The saving grace and what makes healthier Paleo Style diets (in whatever form they exist) somewhat sustainable is that they promote nutrient-rich foods too in addition to animal foods, and oils… — mainly vegetables, and berries. And like other dietary styles, they to promote minimally processed foods.
Note: We need to make the distinction between processed and refined foods. Processed food can be healthy, such as a smoothie… where none of the nutrients have been extracted but they are “mixed” or processed to create a new food format like turning a garbanzo bean into hummus. A refined food, on the other hand, extracts the nutrients from the original food and then mixes with refined foodstuffs (chemicals, etc) to make “Frankenfoods” that are essentially causing fast food genocide in our society.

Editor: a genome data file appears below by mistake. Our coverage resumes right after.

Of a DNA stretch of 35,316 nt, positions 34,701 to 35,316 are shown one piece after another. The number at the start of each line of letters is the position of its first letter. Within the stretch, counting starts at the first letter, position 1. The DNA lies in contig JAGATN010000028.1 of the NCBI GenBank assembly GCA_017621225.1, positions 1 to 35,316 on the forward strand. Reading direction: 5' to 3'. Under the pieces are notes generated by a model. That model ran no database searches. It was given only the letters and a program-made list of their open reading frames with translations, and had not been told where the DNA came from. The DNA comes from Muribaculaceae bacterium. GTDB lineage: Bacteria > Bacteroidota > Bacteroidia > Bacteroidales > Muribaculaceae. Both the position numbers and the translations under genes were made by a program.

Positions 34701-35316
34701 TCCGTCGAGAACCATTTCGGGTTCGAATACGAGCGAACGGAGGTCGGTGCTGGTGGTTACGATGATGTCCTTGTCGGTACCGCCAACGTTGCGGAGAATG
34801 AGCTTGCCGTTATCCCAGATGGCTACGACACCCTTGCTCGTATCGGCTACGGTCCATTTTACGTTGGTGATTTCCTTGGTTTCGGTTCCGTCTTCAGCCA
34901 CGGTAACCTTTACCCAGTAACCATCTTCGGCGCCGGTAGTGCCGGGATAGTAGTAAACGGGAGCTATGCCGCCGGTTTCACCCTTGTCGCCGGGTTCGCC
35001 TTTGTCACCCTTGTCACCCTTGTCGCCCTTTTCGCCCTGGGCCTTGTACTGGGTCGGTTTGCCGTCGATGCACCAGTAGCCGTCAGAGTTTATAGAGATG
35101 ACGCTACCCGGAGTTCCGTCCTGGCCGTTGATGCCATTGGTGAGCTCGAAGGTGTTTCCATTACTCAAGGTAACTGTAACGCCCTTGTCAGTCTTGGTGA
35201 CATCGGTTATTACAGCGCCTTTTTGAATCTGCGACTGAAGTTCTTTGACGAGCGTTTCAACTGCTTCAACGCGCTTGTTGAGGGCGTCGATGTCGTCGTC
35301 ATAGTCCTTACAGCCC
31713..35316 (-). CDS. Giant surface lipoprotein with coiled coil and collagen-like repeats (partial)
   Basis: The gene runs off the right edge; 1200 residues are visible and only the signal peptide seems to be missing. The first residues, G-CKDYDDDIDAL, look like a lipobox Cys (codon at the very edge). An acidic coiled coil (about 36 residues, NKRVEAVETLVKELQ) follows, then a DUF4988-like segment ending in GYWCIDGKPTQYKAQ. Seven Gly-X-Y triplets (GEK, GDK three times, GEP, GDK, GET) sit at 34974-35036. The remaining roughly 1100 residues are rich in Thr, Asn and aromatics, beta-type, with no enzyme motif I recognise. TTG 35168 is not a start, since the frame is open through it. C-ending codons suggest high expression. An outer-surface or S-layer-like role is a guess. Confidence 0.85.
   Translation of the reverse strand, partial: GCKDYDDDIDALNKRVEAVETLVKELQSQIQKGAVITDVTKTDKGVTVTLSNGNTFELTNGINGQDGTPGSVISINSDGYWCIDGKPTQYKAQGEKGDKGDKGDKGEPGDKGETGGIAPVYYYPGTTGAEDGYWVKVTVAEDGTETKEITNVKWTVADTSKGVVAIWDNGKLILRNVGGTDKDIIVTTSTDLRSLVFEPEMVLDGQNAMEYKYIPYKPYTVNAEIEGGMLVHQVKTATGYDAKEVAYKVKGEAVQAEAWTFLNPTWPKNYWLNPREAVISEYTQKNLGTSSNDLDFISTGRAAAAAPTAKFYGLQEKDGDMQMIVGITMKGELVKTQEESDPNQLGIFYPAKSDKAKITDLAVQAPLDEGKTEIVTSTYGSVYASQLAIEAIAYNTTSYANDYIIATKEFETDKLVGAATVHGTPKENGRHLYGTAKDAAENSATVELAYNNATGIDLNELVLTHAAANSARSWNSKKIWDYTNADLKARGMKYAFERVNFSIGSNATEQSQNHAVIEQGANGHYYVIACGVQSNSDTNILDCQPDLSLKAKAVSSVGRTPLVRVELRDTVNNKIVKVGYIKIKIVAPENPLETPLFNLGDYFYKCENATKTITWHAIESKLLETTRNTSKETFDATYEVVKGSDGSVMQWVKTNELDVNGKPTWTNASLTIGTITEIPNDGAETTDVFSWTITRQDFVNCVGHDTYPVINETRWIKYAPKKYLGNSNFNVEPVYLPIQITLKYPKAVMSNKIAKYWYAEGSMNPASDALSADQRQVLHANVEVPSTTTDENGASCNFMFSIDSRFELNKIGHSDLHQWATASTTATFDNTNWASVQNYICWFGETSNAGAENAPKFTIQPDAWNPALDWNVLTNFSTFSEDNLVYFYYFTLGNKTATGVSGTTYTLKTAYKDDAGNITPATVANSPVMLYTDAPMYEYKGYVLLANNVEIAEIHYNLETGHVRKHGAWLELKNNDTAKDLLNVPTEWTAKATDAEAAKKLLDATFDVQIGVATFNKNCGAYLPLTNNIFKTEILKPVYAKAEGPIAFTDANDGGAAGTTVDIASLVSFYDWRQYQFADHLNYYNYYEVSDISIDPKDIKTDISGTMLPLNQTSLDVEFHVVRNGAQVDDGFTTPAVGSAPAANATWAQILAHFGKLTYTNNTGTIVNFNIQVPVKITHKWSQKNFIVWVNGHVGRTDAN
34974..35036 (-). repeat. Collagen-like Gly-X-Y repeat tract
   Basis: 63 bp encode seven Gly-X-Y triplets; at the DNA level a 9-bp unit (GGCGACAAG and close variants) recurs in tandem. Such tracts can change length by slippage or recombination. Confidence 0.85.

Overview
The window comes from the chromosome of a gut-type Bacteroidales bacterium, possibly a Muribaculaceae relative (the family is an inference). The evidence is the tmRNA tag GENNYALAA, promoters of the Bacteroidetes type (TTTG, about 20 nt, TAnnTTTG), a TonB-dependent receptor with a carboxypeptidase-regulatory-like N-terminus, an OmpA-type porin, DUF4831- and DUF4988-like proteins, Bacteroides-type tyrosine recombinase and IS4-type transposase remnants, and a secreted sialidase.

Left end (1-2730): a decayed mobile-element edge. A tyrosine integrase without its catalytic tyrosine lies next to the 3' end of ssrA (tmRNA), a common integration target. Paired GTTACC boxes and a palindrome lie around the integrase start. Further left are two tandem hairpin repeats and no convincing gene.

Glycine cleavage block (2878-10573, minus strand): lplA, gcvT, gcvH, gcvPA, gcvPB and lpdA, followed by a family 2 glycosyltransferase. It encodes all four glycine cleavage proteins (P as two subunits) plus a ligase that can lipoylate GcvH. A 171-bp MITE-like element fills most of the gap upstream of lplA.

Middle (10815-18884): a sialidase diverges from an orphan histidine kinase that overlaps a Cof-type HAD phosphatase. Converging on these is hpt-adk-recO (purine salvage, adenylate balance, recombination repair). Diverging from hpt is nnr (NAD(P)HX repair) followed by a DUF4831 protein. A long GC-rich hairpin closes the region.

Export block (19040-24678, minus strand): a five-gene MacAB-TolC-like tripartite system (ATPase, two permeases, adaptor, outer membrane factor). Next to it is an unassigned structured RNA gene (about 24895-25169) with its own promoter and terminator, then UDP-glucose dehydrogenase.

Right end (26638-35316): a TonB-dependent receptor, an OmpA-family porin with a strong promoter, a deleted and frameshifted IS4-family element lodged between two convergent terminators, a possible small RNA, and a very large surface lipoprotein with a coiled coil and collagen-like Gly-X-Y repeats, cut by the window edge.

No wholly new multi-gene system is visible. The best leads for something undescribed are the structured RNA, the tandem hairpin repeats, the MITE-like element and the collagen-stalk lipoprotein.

So, as you can see, in the healthier eating patterns above (far from being fully fleshed out); it’s largely the minimizing, or elimination of animal foods and refined foods products that make these healthier diets “healthier.” And while there are lots of people who do well on these diets, depending on how they are constructed, which is true of any dietary approach; the restriction of animal foods and elimination of refined food products is not what best defines what makes a healthy diet “healthy.”
Now that we know what constitutes various healthier ways of eating, most of which are “half baked” in terms of an optimally healthy diet; let’s gain a better understanding of what it means to eat a diet of up to 90% or More Whole, Nutrient Rich Foods.
See Part 2. Eating a Diet of Whole Nutrient-Rich Foods >